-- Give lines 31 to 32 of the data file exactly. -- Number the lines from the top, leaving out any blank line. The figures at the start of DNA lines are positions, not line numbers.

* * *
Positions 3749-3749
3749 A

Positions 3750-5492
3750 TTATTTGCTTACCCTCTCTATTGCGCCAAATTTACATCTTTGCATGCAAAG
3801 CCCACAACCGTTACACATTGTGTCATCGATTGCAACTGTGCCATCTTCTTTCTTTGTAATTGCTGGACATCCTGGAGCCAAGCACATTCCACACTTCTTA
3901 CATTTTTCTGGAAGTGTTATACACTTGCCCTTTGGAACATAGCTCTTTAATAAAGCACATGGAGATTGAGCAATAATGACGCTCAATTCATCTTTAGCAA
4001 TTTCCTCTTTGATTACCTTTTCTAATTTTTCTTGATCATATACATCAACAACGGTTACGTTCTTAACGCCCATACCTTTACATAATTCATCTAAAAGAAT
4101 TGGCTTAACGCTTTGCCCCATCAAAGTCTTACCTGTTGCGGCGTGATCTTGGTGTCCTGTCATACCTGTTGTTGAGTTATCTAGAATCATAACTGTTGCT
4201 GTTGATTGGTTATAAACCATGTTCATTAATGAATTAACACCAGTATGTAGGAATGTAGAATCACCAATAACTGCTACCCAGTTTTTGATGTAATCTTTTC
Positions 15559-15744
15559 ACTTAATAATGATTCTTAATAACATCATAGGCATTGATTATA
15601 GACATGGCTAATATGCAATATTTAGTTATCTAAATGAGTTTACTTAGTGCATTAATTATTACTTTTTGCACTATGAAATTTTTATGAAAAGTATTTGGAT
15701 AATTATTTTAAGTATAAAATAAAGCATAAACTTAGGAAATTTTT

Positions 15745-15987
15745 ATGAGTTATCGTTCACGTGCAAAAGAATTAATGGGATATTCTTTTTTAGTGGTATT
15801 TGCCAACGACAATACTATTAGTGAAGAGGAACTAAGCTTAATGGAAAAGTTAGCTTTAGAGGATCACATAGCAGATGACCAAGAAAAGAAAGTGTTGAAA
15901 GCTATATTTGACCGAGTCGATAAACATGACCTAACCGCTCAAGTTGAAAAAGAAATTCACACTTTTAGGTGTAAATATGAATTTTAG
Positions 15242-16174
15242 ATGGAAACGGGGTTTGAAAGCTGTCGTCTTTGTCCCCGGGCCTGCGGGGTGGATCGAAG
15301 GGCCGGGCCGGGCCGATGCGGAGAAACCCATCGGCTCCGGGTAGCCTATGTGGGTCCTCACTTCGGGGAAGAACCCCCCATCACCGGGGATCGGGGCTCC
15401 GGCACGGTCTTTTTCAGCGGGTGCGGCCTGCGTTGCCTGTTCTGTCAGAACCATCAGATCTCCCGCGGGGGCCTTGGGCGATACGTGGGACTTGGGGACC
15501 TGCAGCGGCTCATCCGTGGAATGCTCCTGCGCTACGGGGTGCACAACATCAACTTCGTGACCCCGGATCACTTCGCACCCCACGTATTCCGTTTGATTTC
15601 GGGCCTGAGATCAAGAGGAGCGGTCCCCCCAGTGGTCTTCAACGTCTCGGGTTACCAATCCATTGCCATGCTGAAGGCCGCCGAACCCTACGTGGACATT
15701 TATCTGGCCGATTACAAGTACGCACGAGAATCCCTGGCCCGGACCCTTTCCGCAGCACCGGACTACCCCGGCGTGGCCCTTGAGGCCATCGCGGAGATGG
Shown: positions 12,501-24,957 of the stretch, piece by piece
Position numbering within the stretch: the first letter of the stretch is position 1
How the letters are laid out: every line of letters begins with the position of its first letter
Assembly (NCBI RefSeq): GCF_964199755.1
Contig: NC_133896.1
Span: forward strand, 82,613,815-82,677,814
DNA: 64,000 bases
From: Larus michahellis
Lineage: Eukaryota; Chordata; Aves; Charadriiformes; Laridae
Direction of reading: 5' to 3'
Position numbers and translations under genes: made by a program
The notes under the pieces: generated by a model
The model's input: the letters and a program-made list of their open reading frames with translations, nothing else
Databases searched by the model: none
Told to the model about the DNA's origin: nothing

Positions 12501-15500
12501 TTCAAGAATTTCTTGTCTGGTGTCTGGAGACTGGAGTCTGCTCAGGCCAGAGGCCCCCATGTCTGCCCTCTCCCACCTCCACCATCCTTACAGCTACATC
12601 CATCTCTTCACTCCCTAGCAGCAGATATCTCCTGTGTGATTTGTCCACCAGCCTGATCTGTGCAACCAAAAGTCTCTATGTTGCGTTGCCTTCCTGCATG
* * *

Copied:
DNA: 64,000 bases
From: Larus michahellis